But once I found my way to college, I discovered at least a few other queer men, which meant that thankfully I was no longer the expert. I attended a meeting of the alphabet soup committee and helped organize the Midwestern Lesbian, Gay, and Bisexual College Conference which brought in a hundred queers to our tiny college in Indiana. And one night, I found myself in bed with two men, trying desperately to navigate my desire for one and my fear of the other.
As a newly minted bisexual, I had work to do, and since I only knew those two other gay men and they identified as full-on gay, I was still somewhat adrift. It was better than high school, but the pickings were slim, the community complicated, and room to explore negligible. Because let’s face it, all of us were awkward and confused, and that didn’t make anything easier.
There was one place, however, where I might have better luck. It was new, and it was confusing, but I heard enough rumors to believe something was out there. It wasn’t just a place to form community either; it was a place where stories were told, and sexuality was explored. And I was going to find it no matter how complicated and confusing this new-fangled Internet thingy was.
My first foray online came from an old friend of mine who shared the log-in to a bulletin board system out of the University of Chicago. I had to dial in via Telnet or some other technology I only understood well enough to make my way into the text-based heaven of chat rooms. And there, one afternoon, hidden deep in the basement of the school’s library, sitting in an imaginary hot tub in what was called the Bisexual Cafe, I met Innocence.
I found my way there through dumb luck and sheer force of will, and once I had arrived, I learned how to chat, how to use the basic commands, and how to interact with other perverts halfway around the world. Innocence was the handle of a girl in England who had also managed to Telnet into to the BBS and make her way through the ether to the Bisexual Cafe where she too climbed naked into a “hot tub” to chat with strangers. And my god was she enticing! I pictured her in my mind’s eye that very first day I logged on, and we talked for an hour as I fantasized about all the imaginary sex we would soon be having.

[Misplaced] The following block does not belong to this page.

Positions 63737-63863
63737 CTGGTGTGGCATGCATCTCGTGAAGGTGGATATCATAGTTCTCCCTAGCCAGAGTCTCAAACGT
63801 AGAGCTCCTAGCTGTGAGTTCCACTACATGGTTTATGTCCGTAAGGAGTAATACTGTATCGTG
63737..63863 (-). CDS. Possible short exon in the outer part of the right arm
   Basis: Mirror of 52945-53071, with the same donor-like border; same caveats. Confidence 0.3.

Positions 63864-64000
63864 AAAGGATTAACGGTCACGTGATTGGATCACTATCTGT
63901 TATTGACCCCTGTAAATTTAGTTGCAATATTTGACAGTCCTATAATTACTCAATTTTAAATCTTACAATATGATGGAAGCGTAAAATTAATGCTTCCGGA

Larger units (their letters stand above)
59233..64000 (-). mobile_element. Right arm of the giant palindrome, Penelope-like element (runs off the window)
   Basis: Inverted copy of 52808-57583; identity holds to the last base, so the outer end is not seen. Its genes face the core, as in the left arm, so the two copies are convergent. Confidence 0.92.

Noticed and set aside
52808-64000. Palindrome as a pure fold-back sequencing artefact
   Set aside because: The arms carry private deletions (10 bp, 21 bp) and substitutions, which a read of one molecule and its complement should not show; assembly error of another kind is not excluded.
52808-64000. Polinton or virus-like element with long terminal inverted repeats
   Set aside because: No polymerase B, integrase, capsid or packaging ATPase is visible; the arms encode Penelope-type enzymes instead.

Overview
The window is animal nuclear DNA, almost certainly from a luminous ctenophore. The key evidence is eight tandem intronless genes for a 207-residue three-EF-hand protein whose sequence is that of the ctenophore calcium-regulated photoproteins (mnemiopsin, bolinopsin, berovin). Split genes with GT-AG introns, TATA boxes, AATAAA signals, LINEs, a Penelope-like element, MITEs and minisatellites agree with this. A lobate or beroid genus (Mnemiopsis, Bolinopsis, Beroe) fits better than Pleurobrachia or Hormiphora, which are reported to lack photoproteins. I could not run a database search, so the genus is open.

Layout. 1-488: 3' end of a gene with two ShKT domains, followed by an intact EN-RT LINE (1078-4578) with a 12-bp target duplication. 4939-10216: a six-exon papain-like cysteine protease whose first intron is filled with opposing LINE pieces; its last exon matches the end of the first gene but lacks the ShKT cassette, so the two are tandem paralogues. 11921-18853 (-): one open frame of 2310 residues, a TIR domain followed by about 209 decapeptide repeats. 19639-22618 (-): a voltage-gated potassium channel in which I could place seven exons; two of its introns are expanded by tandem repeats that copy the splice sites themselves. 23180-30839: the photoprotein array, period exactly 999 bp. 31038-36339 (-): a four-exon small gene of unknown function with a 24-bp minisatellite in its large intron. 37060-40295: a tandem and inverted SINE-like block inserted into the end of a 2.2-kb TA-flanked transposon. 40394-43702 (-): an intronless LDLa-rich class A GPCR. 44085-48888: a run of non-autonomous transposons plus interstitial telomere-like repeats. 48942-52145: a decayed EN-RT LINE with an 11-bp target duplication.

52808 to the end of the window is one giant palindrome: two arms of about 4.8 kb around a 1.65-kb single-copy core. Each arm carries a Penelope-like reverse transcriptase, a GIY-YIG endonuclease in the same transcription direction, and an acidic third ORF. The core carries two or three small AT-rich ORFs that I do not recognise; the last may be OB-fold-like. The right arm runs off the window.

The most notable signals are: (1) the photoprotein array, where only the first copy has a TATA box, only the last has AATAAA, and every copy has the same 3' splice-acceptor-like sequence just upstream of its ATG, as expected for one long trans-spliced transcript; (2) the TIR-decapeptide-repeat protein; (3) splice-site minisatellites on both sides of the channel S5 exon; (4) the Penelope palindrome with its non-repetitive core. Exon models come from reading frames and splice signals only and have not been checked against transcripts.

We flirted, her and the others as well, and in that one afternoon, I joined a small community of queer and questioning people desperate to find others like them. When I finally logged off, I felt alive and afraid. I had discovered something new, something foreign, and yet something that I was sure was unstoppable. It was just a taste of the future, a hint at how the world might be, but in my heart, I knew everything was about to change.
I just didn’t realize how quickly.
The next day I found my way back to the computer lab, worked out how to gain access to the BBS once more, navigated my way through the text-based interface, and then once again landed in the Bisexual Cafe, sitting in the hot tub. Which is where I heard the news.
“Hey, where’s Innocence?” I asked someone. There was silence on the board for a few moments until someone sent me a private message.
“Sorry, didn’t you hear? Innocence was hit by a car in London last night and was killed. Sorry to have to tell you.”
And my god, if right then, hidden in the basement with a broken heart, I didn’t realize the truth of it all. I had found the internet. I had discovered a brave new world that would soon change everything. And at that moment, after my initial discovery, right then as it all began, Innocence died.
What a fucked up metaphor, I thought to myself. What a completely messed up, disturbing, and in your face lesson to learn. And my god the poor girl! She was a teenager, maybe a year younger than me, and just as she too found her way into the new digital closet, her life was snatched away seemingly so that I could be hit over the head with a message from the future.
The internet is here. The world is changing. And Innocence is dead.